Apparently, there's a lot about sustainability planning that civic leaders and smart city planners could learn from their counterparts in the U.S. Army.
Many considerations that this branch of the military is watching closely between now and 2025 -- such as loss of biodiversity, evolving green building codes and the implications of water scarcity -- are summarized in a report by research group RAND ("Key Trends That Will Shape Army Installations of Tomorrow").
While the Army once planned installations in a vacuum, prepared to create the infrastructure it might not have, a number of societal and natural resource considerations are making this process far more difficult, the report suggests.
"Many trends external to Army installations have the potential to help or hurt installations of the future," write the authors of the 350-page analysis. "By examining such trends now and acting to address their implications for installations of the future, the Army can better take advantage of the beneficial ones and mitigate the impacts of the harmful ones to preserve installation operational flexibility and provide quality installation services and infrastructure."
One overriding conclusion of the report is that the Army must collaborate far more closely with local communities on "regional ecosystem management."
Communities are far more interested in installations than in the past, in part because of the strain they could put on natural resources. "The need to consider the local, regional and networks of communities with common interests and to collaborate with them will become more and more important to installations in the future," the report says.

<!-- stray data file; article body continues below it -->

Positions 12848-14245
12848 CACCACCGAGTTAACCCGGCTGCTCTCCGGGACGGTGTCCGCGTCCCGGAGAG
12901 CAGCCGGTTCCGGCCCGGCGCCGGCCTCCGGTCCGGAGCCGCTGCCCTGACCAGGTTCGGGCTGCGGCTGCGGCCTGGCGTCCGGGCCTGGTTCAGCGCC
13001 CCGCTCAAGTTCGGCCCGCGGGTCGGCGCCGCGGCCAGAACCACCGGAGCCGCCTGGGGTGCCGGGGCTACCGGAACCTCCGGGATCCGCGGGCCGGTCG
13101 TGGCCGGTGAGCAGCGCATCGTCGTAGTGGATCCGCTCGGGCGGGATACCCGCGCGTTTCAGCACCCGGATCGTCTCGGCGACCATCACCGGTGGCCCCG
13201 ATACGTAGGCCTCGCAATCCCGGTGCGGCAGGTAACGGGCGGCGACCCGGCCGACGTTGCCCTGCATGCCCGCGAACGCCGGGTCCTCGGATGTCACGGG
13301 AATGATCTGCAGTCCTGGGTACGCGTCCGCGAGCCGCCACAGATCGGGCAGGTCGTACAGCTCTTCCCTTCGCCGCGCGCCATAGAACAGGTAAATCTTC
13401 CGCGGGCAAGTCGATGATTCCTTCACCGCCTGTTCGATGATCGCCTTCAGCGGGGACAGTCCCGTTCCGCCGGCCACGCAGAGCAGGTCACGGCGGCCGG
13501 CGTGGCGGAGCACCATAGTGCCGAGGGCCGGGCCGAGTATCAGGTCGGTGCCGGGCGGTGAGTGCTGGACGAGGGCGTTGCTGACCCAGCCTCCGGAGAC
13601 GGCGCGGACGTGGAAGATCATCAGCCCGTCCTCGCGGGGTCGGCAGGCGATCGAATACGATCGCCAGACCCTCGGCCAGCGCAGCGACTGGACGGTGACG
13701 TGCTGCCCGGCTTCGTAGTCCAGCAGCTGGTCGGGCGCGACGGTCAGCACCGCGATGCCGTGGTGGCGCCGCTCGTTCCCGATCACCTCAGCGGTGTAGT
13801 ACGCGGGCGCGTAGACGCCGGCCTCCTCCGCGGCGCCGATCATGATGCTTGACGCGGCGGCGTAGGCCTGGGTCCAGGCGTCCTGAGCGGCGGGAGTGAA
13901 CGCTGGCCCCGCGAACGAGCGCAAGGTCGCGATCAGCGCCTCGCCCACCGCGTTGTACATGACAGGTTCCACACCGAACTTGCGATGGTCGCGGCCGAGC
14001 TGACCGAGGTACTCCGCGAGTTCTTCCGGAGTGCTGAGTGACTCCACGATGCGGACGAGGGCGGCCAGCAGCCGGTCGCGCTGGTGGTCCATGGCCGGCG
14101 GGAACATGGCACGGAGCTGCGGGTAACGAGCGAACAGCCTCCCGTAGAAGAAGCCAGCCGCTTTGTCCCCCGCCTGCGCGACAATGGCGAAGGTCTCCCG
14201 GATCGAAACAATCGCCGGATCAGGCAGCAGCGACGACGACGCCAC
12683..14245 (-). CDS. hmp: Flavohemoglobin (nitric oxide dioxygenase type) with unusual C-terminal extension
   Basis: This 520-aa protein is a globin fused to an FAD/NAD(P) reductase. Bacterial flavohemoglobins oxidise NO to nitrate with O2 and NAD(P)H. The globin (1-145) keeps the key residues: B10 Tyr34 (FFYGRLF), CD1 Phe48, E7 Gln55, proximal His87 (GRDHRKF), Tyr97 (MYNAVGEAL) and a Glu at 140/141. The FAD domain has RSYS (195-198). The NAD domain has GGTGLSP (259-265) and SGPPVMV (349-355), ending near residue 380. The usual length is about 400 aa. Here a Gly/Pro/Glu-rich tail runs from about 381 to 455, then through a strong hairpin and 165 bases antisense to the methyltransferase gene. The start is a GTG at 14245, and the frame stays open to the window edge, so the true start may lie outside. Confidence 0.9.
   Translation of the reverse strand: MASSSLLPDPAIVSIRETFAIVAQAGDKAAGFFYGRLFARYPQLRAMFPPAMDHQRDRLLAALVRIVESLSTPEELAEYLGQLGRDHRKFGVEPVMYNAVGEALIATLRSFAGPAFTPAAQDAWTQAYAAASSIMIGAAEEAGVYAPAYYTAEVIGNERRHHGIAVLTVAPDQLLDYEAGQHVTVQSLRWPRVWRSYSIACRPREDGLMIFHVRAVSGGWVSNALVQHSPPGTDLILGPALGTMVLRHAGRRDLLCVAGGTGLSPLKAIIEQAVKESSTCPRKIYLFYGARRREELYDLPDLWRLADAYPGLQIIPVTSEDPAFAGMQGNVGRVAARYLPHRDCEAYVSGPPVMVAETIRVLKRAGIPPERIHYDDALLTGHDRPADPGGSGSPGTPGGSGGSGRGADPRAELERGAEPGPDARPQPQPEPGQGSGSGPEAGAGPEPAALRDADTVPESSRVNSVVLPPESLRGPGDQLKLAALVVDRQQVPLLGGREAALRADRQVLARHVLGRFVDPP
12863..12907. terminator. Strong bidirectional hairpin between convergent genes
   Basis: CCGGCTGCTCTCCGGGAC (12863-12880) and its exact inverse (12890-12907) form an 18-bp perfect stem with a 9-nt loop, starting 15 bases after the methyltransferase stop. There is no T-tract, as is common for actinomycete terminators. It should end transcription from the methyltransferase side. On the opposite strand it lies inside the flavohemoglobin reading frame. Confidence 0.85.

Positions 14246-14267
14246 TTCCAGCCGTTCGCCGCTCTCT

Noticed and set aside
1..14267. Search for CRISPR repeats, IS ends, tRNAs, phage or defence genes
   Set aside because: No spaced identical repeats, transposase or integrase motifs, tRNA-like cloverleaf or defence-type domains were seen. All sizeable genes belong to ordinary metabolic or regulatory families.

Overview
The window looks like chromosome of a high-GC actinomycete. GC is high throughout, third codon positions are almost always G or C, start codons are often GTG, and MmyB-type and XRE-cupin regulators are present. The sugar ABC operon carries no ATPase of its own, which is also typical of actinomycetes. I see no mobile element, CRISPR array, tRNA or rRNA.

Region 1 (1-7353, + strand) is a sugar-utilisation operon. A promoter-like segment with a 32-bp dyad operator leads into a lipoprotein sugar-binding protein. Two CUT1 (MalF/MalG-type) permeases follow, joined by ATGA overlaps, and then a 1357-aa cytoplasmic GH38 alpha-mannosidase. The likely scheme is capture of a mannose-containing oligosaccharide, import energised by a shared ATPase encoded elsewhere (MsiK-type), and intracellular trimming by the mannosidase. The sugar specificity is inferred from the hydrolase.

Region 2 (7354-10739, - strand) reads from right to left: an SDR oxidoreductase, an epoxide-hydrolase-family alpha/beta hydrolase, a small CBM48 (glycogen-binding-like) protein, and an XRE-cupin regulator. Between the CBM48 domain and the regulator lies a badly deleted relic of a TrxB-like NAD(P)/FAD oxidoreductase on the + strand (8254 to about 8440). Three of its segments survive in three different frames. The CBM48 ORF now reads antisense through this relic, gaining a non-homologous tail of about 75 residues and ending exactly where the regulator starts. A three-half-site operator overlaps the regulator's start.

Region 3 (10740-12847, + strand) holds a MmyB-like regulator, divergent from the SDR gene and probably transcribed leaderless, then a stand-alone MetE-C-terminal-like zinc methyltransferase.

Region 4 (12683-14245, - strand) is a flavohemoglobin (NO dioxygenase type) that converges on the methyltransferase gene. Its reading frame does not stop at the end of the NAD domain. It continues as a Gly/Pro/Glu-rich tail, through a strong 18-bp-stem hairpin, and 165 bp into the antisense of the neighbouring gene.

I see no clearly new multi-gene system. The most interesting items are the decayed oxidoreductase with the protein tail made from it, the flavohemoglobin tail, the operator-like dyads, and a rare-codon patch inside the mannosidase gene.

Biodiversity loss, urbanization are urgent priorities
Based on its three years of research, the RAND research team cites biodiversity loss across the United States as one of the most concerning trends due to the restrictions it might put on installation operations such as training, testing and construction.
Why does this matter? The environmental and economic impact of biodiversity in the United States alone is at least $319 billion, according to the report (although that estimate is easily 15 years old, based on the citations provided). Overall, there are two major sets of benefits to consider, which become challenges as losses mount. They are:
- Healthier ecosystems
- Resistance to invasive species
- Regulation of the climate
- Contributions to organic waste disposal
- Soil formation and retention
- Biological nitrogen fixation
- Biological pest control
- Plant pollination
- Bioremediation of chemical pollution
- Increased crop yields
- Crop and livestock genetics
- Increased supplies of food, animals, and pharmaceuticals from the wild
Image credits: City aerial view/CC license by dsearls, succulent roof/courtesy of Fort Bragg
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